The Vogue cover for last month was a photograph of our imposing first lady, flanked by a story teaser “Michelle Obama: How the First Lady and the President Are Inspiring America.” We inhabit the United States in the era of co-presidencies — ushered in by Bill and Hillary, then George W. and Dick (some would reverse that order) and now Barack and Michelle, who was proclaimed by a 2009 Vogue cover “The First Lady the World’s Been Waiting For.”
With the formal marriage co-presidencies, as contrasted with the Bush/Cheney domestic partnership, it is now generally accepted that being first spouse provides experience that qualifies one for the top spot. A major thrust of Hillary’s argument for nominating her instead of Barack Obama in 2008 was lengthier and superior government service.
Where? — mostly in the White House, of course. That assertion largely went unchallenged and now is assumed correct by much of the electorate.
Before the Vogue cover, another sign of Michelle’s aspirations was revealed during her appearance by satellite at the Academy Awards. There she dumb-luckily announced the “Best Picture” award for “Argo,” sparing her and husband all the nasty commentary that would have followed Michelle announcing that “Zero Dark Thirty” had won.
“Didn’t that movie celebrate and condone torture?”
“Wasn’t that another example of left-leaning Hollywood fixing a contest to spotlight the president’s triumph over Osama bin Laden?”
In 2013, we have fewer data points to assess Michelle’s candidacy than we had with Hillary, even at the beginning of the second Clinton term, when it was already clear that Hillary would seek elective office. By then, she had already bungled the administration’s golden opportunity to enact truly universal health care coverage. She had also orchestrated the Zoe Baird/Kimba Wood/Janet Reno — we’re gonna have a female attorney general circus.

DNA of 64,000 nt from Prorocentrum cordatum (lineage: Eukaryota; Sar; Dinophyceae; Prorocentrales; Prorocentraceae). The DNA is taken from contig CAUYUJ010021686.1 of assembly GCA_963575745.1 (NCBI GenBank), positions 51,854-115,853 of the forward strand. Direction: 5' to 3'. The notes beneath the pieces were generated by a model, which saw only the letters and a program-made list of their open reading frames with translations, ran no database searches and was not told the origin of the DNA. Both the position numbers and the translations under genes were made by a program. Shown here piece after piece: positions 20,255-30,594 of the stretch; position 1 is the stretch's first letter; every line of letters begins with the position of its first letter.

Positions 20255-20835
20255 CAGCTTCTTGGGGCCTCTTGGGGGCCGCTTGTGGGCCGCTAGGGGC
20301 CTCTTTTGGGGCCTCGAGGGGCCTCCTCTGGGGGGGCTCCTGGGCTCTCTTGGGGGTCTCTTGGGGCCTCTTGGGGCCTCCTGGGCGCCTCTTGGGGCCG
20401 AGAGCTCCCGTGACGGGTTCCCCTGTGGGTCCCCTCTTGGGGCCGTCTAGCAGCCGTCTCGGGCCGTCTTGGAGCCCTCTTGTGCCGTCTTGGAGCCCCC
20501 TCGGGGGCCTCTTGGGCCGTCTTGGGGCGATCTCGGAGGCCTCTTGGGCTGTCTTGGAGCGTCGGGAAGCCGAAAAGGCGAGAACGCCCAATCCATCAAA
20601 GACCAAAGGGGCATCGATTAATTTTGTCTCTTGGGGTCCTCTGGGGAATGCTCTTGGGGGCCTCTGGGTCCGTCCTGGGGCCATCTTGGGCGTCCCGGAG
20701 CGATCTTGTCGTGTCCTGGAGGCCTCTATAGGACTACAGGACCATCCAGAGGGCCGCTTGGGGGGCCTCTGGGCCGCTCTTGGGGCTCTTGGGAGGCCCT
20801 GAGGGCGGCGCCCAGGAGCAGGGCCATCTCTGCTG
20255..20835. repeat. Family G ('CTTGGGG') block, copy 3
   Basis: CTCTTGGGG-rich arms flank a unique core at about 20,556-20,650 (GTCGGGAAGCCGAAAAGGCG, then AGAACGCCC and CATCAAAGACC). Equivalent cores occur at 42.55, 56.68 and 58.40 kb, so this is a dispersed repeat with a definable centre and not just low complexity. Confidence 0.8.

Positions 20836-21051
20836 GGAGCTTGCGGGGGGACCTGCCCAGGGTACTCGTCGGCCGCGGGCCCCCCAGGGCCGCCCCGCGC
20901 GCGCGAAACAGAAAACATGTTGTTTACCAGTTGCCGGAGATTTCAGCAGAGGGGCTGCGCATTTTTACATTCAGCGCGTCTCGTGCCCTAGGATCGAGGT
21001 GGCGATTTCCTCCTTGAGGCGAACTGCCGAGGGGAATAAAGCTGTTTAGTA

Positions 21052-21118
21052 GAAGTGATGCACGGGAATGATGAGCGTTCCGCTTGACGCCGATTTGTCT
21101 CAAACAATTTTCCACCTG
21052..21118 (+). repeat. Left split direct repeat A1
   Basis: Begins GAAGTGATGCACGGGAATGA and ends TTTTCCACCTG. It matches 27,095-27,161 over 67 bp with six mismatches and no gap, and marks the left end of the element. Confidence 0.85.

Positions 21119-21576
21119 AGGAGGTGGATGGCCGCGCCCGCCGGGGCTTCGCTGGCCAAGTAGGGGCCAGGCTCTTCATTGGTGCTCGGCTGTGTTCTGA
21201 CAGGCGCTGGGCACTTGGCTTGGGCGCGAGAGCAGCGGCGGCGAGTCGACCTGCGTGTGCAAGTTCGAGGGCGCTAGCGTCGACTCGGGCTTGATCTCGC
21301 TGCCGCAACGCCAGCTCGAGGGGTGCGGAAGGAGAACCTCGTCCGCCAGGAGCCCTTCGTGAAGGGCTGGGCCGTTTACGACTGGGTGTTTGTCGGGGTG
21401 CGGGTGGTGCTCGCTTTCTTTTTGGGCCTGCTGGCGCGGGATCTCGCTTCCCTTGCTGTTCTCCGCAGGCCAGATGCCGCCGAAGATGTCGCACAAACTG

With Michelle, less is visible so far. It is telling that Michelle has recently moved beyond such comfort zone initiatives to the politically charged issue of gun control. Her recent speech comparing children dying by Chicago gun violence to child victims in wars “halfway around the world” and recent publicity forays with Hollywood and Conde Nast magazines are unmistakable signs that she is thinking past 2016.
Immediately before the Oscars, I watched for the 20th time the genius of Eddie Murphy in “Coming to America,” delighting in the opening scenes set in the fictional African country of Zamunda. There, King Jaffe Joffer (played by James Earl Jones), the Queen and Crown Prince Akeem (played by Murphy) are fawned and waited upon by an army of costumed retainers. A few hours later when Michelle Obama surprisingly appeared to announce the final Oscar, I was struck by the similarity of the scene with the one in Zamunda. Michelle was flanked by a room full of silent flunkies wearing silly military costumes.
One benefit of a long life is doing what never seemed possible — agreeing with Bill O’Reilly — in this case about the deplorable taste of Michelle’s Oscar Night performance.
The Vogue cover is another exercise in extremely bad taste. Vogue objectifies women, not so subtly telling them that the most important thing is their body shape and how it is clad, mostly in duds far beyond the reach of all but the top 1 or 2 percent. Michelle’s spread was heralded by the president in virtually the first comment out of his mouth at the recent White House Correspondents Dinner: “Everybody loves Michelle — she’s on the cover of Vogue — high poll numbers.”
America is being groomed for Michelle to run for elective office. When asked whether she would run in 2016, Michelle coyly did not say “no” — responding instead that she’d rather host “The Tonight Show.”